KANSAS CITY, Mo. (AP) -- Connecticut coach Geno Auriemma felt his team had to be at the top of its game to beat Stanford. The Huskies weren't even close.
And so women's basketball will have a new champion this year -- finally. Connecticut's remarkable run is over.
Stanford made all the right plays down the stretch and got 21 points from freshman sensation Candice Wiggins to beat Connecticut 76-59 on Sunday night in the semifinals of the Kansas City Regional.
After winning the last three national championships and four of the last five, Connecticut (25-8) won't even make it back to the Final Four as its 20-game winning streak in NCAA Tournament play is history.
"It was a tough way to go out, but we lost to a really good team," Auriemma said. "I'm not sure we were good enough to beat them unless we played the perfect game."
It was the Huskies' earliest exit since they lost to Iowa State in the regional finals in 1999. Since then they had gone 30-1 in the tournament until running into a Stanford team that showed the same grit that has carried UConn to so many victories through the years.
Stanford (32-2), ranked No. 1 but only the No. 2 seed in the regional, moves on with a 23-game winning streak and is just a victory from its first Final Four trip since 1997. The Cardinal will play top-seeded Michigan State, a 76-64 winner over Vanderbilt, in the regional final Tuesday night.
"We were asked by a lot of people before the game if we were scared," Stanford's Kelley Suminski said. "We came in thinking we're every bit as good as they are and every year is a different year."
As it turned out, the Cardinal had every right to think that way after rocking the game's most dominant program with a 49-point second half. It wasn't always pretty, what with all the jostling and shoving underneath the basket and, in the first half especially, some near woeful shooting.
But the Cardinal will take it. They erased a six-point halftime deficit by starting the second half with a 6-0 run and then went ahead to stay with a 16-5 burst midway through the half.
"This is exactly what we wanted," Wiggins said. "We didn't want to say anything. We wanted to show the rest of the country what kind of team we are. We did that."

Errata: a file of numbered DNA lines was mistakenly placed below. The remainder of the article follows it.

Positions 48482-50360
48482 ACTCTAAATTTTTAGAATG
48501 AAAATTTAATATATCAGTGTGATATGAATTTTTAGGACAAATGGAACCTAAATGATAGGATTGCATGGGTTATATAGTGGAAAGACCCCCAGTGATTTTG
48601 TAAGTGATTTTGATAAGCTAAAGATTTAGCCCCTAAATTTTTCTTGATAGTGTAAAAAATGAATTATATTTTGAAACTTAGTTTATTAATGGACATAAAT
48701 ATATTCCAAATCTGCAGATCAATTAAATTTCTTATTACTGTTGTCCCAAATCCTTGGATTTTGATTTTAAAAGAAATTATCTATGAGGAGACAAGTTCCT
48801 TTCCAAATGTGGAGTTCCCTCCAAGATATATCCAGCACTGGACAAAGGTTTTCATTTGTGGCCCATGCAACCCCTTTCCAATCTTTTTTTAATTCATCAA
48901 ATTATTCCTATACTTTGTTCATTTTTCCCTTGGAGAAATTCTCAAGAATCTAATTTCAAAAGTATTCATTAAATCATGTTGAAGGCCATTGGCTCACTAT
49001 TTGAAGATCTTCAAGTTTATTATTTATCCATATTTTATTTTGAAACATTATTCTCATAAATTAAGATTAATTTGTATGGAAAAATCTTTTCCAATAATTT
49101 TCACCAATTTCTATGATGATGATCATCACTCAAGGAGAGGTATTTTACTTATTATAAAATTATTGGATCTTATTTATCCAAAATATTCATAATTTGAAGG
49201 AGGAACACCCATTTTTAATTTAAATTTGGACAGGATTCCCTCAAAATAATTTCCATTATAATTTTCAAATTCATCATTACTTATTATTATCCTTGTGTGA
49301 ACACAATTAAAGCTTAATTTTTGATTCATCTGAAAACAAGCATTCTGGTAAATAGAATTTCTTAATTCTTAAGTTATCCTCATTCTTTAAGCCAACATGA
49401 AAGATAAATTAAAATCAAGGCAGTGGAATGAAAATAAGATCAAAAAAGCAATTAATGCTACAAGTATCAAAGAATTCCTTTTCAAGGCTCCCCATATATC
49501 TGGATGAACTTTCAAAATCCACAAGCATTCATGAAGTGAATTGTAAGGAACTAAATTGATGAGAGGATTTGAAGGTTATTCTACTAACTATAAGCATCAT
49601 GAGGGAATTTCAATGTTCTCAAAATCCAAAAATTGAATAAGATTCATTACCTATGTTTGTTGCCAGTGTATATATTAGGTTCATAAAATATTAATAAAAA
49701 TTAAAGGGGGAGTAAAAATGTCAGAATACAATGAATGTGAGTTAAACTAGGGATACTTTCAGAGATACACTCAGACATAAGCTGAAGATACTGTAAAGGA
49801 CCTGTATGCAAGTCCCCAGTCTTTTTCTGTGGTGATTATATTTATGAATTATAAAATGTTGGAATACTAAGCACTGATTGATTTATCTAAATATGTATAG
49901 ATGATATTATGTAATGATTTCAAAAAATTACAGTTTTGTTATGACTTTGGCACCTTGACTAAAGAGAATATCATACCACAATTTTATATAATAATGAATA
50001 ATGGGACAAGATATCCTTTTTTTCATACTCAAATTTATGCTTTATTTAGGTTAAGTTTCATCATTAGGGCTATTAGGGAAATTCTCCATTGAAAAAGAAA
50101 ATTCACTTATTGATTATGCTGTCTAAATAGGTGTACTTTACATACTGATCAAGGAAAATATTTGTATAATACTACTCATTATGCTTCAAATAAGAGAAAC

Wiggins, Susan King Borchardt and Sebnem Kimyacioglu each made a 3-pointer during the critical second-half stretch, Wiggins added a 15-foot jumper and T'Nae Thiel converted a three-point play, making it 54-46 with 7:18 to play.
There was still enough time for Connecticut to make one more run, but it never happened. The Huskies got it down to 58-53 on Ashley Battle's 3 with 4:42 remaining, only to have Stanford deliver the fatal blows.
First it was a 3-pointer by Borchardt and then a 3 by Wiggins, who came on strong after a terrible first half. That made it 64-53 with 3½ minutes to play and the end was near for the Huskies. They couldn't come up with any miracle plays on the floor and Auriemma couldn't conjure up any more sideline magic.
"This game was a reflection of our season," Auriemma said. "When we were good, we were really, really good, like we were the first 20 minutes. When we were bad, we were really, really bad, like we were for the second 20 minutes."
With 1:38 to play, the lead had grown to 15 and the Huskies knew it was over.
As the final seconds ticked away, the Connecticut players sat glumly on the bench and Auriemma stood with his hands on his hips, a look of resignation on his face. He started toward the Stanford bench to shake hands with coach Tara VanDerveer even before the final buzzer sounded.
Wiggins, a second-team All-American and the Pac-10 player of the year, hardly looked the part while scoring only six points and committing five turnovers in the first half. But she shook it off and proved her mettle in the final 20 minutes, hitting a couple 3-pointers and finishing 11-for-12 at the free-throw line.
Borchardt went 4-for-5 from 3-point range -- and 6-for-7 overall -- to finish with 16 points. Suminski added 12 for the Cardinal, who shot 57.7 percent in the second half.
Connecticut sputtered on offense from the beginning and really never got into any kind of flow at that end of the floor. The Huskies were just 9-for-33 in the second half, shot 32.4 percent for the game and committed 16 turnovers.
Barbara Turner, with 17 points, was the only Connecticut player in double figures. Battle and Jessica Moore each scored eight for the Huskies and the usually reliable Ann Strother had only four on 2-for-8 shooting.
"We've won three national titles," Moore said. "We have nothing to be ashamed of. We can walk out of here with our heads high."
The Connecticut mystique has hung over the women's game for years. Stanford simply ignored it.
"This is a different team," VanDerveer said of UConn. "I thought we had a game plan. We had a sign on the door: 'Mystique -- what number is she?'"